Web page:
Monday, February 11, 2008

What Shall I Read?

I have a problem which I share with many writers: too much on the 'to read' pile. Indeed, I doubt that anyone who doesn't have that problem is really a writer at all. Reading is part of the nutrition which we all need to create the kind of links and cross-fertilisations that lead to satisfying fiction.

That said, my reading pile is worse than usual at the moment, something I blame in large measure on my fellow MNWer David Isaak, whose blog spews an endless stream of things which simply demand to be read. His current series on books about writing promises to continue the trend: Lawrence Block's Telling Lies for Fun and Profit was full of good sound practical advice, retailed in the style I call 'American Smartmouth'. A treat from start to finish.

So what's on my reading pile at the moment? I confine myself to books I have in the house, ready to pick up, and which I haven't yet read (re-reading is important too, but would make my current decision far too difficult. How could I justify not picking up Pride and Prejudice or Emphyrio once more?).

1812: Napoleon's Fatal March on Moscow
Alex Zamoyski
The title says it all. For anyone with even a glancing interest in 19th century history, this can only be a fascinating topic. Sometimes history books are let down by the prose, but Zamoyski's work has drawn many plaudits. Surely this will be good!

The Gentle Axe
R.N. Morris
Maintaining the 19th century Russian theme, MNW stalwart Roger Morris takes Porfiry Petrovich, the detective from Crime and Punishment, and gives him a new case to solve. I've not yet read any of Morris' work, but I'm looking forward to trying this one.

A Quiet Belief in Angels
R.J. Ellory

A 'Richard and Judy' choice, I picked it up on a 'buy one, get one free' offer with Regeneration (see below). It's set squarely in the 'literary thriller' genre which is very popular at the moment--and doesn't always work for me. Probably one for my summer holidays.

Regeneration
Pat Barker
I've been meaning to read this World War One story for years. Now I can. Penguin have had the excellent idea of returning to their classic cover design for certain of their books--and when the classic design is this good, why not?

The only problem is, the cover doesn't look right on a new book. Orange Penguins should be smashed to buggery, like my copy of My Cousin Rachel.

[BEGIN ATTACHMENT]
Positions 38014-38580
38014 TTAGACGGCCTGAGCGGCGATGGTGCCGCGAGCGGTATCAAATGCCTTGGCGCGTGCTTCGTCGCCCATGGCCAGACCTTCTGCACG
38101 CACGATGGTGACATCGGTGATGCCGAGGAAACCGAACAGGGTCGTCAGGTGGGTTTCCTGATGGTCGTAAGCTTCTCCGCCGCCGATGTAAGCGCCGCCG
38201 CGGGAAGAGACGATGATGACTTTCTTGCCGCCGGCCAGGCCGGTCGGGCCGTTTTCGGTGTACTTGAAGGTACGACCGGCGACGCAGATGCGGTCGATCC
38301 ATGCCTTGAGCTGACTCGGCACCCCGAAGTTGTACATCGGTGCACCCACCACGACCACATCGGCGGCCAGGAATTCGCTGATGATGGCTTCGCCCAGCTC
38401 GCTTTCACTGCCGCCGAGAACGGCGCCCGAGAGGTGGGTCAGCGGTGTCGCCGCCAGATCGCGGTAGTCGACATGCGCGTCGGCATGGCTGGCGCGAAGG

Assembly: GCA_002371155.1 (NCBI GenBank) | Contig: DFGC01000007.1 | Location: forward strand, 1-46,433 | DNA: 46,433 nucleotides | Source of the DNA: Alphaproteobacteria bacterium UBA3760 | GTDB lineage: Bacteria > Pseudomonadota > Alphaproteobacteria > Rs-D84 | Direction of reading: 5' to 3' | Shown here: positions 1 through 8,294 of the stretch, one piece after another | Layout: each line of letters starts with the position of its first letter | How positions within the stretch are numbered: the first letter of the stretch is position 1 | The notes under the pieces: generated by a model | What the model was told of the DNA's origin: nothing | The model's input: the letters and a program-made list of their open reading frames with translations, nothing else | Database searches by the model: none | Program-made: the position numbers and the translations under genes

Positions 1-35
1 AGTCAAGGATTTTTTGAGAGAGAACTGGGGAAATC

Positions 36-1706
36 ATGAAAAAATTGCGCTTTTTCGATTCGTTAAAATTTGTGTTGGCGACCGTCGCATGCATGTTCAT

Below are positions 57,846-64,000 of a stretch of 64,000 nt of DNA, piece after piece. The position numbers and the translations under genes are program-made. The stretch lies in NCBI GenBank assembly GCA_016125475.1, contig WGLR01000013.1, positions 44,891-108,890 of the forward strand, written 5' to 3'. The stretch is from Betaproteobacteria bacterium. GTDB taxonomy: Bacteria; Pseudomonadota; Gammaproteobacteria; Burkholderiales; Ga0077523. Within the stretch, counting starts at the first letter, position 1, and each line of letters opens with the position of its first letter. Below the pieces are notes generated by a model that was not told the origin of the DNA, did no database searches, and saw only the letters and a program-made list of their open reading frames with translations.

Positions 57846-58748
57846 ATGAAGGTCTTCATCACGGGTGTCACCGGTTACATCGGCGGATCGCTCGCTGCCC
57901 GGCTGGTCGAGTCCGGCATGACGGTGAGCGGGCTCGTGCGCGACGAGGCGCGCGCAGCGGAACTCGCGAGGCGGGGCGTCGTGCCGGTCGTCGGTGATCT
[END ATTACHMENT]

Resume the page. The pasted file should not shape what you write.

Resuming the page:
How to Write Tales of Horror, Fantasy and Science Fiction
ed. J. Williamson
As recommended by MNW's other fantasist, Matt Curran. No more need be said, and my fingers twitch every time I see the volume. This one won't be on the pile for long.

Pesthouse
Jim Crace
This dystopian vision of a post-apocalyptic America was not just recommended but given to me by Will, my editor. Because Crace has a sigificant reputation as a mainstream writer, he can get away with writing fantasy and seeing it published by prestige imprint like Picador. I've not read Crace before and I'm looking forward to this one.

Lord of Light/The Amber Chronicles
Roger Zelazny
As recommended by David Isaak, these stories come from one of the premier stylists of SF's Golden Age. Somehow I've got to 40 without reading any of his longer fiction. This needs to change!

Morbo: The Story of Spanish Football
Phil Ball
Over the past fifteen years, football has finally acquired a literature to rival cricket's. David Winner's offbeat but revealing Brilliant Orange, a history of Dutch football, keeps company with David Foot's more straightforward but equally intelligent Italian chronicle Calcio. The best football books are about much more than football: the world's most popular sport is a revealing prism through which to write social history. In Spain, with the eternal rivalry between Real Madrid (once Franco's house team) and Barcelona, the focal point for Catalan nationalism, one can argue that football is the county's social history. Among the fiction I'd like to write one day--for now, at the bottom of the list--is a history of a fictional European country told through its football. If nothing else, the idea is original...